Producer and Project Manager, Clapham Film Unit
“My sister needs a film”, my contact said to me in a Community Resource basement on Brixton Hill.
“What’s the story?”
“These women in 1915 got together to try to stop World War 1. They travelled right across war torn Europe. They even had to travel by fishing boat at one point – the ferries weren’t running. They were from warring and neutral nations. The organisation they set up is still running today and my sister is part of it. “
I knew at once it was a great story that had to be told on its centenary. I went to Petts Wood Quaker Meeting House to meet my contact’s sister, Sheila Triggs. She was at a meeting of the Orpington branch of the Women’s International League for Peace and Freedom (WILPF), the organisation set up in 1915 and still going today. I showed the group my previous work and offered to help raise the funding to engage members of the organisation and outside volunteers to make a documentary, touring exhibition, booklet and set of oral history recordings.
The Heritage Lottery Fund was immediately interested in the project and I got together with the WILPF History Group to write a successful bid. Helen Kay and Katrina Gass from WILPF History Group had already spent years researching the early members of their organisation and they put together a list of women who had been granted passports to attend the International Women’s Congress at the Hague in 1915.
The 1915 Women’s Peace Congress and the Origins of the WILPF
In 1915 women all over Europe were trying to get the vote. They had formed an international women’s suffrage alliance (IWSA) and felt they had a lot in common with other women regardless of national boundaries. When the war broke out, the international meeting planned for 1915 in Berlin couldn’t take place.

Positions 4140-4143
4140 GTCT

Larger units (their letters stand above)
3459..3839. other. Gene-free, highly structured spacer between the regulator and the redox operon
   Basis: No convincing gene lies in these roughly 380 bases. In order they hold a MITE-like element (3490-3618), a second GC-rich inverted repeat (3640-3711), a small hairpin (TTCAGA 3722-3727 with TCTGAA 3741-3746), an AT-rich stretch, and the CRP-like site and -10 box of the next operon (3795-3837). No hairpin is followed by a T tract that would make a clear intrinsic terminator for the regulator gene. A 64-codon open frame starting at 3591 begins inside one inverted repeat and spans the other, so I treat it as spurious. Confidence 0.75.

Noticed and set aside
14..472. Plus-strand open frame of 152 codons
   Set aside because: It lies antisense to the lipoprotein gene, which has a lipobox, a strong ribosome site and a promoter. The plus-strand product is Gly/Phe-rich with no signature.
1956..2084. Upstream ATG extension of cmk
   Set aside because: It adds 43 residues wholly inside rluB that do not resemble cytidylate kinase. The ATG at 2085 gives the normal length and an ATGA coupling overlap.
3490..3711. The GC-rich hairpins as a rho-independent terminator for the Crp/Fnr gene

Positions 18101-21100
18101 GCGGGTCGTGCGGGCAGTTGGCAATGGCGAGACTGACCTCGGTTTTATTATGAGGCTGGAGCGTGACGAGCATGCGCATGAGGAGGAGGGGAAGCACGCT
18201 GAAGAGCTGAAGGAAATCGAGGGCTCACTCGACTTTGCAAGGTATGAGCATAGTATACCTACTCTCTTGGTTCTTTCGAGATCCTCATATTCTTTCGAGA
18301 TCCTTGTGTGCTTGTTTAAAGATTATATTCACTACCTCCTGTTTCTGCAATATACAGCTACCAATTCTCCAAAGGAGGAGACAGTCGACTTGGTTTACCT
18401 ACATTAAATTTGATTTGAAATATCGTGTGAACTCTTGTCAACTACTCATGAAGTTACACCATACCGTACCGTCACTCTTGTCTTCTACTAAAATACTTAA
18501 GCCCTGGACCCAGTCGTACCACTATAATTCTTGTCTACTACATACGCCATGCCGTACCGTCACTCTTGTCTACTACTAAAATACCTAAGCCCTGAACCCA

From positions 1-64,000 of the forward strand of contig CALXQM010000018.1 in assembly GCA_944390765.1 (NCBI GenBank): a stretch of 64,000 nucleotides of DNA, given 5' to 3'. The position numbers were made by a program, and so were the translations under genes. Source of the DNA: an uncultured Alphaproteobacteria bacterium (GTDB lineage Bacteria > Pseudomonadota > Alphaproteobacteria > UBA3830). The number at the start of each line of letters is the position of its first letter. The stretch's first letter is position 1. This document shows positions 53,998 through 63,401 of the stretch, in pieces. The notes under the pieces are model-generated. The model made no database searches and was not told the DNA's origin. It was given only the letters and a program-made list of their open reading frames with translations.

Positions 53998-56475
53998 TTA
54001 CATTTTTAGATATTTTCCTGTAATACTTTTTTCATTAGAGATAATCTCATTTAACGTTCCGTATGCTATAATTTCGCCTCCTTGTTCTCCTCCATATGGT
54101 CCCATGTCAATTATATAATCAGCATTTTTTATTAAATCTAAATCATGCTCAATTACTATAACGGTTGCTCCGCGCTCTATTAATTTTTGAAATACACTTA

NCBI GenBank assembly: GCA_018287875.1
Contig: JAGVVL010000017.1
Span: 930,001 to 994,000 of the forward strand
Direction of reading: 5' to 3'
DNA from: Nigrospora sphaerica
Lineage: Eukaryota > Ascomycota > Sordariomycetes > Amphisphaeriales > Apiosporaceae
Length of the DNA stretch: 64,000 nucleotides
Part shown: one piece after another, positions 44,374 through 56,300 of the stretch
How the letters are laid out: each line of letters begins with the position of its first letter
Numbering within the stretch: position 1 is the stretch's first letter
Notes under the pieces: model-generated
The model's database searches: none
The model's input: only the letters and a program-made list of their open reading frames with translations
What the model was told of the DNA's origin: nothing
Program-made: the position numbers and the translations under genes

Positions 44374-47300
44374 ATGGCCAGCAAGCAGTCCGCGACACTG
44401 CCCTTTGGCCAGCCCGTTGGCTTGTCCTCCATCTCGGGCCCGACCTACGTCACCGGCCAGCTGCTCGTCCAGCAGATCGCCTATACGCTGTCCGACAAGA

Aletta Jacobs, the first woman to qualify as a doctor in the Netherlands, invited individual women to come to a Women’s Congress in the Hague on April 28th 1915. Individuals were invited because Aletta Jacobs realised some organisations might not take part.
Chrystal Macmillan and Kathleen Courtney went to the Netherlands in February to help Aletta organise the Congress and send the invitations out.
180 women from the British suffrage movement wanted to go to the Congress but only 24 were granted passports by the Home Office.
Winston Churchill called them “These Dangerous Women”, and they were vilified in the press. The shipping lanes were closed for the entire time of the Congress and the 24 women were prevented from going. Unable to travel to the conference, these same women went on to form branches of the WILPF in Britain, which are still going today.
Chrystal Macmillan and Kathleen Courtney, however, were already in the Hague and Emmeline Pethick Lawrence had been lecturing in America and came over with Jane Addams and the American delegates, so three British women did make it to the Hague Congress.
A total of 1300 women gathered from warring and neutral nations. They held talks in English, German and French. They formulated 20 resolutions proposing continuous mediation as an alternative to armed conflict. They proposed that women should be a part of all international discussions and that post war settlements should be fair.
At the end of the congress, Rosikka Schwimmer from Hungary stood up and said “These words are fine but what are we going to do?” She proposed taking the resolutions to all the heads of state in Europe and the US president. The Congress voted in favour of this suggestion and 5 envoys were elected to make the perilous journey.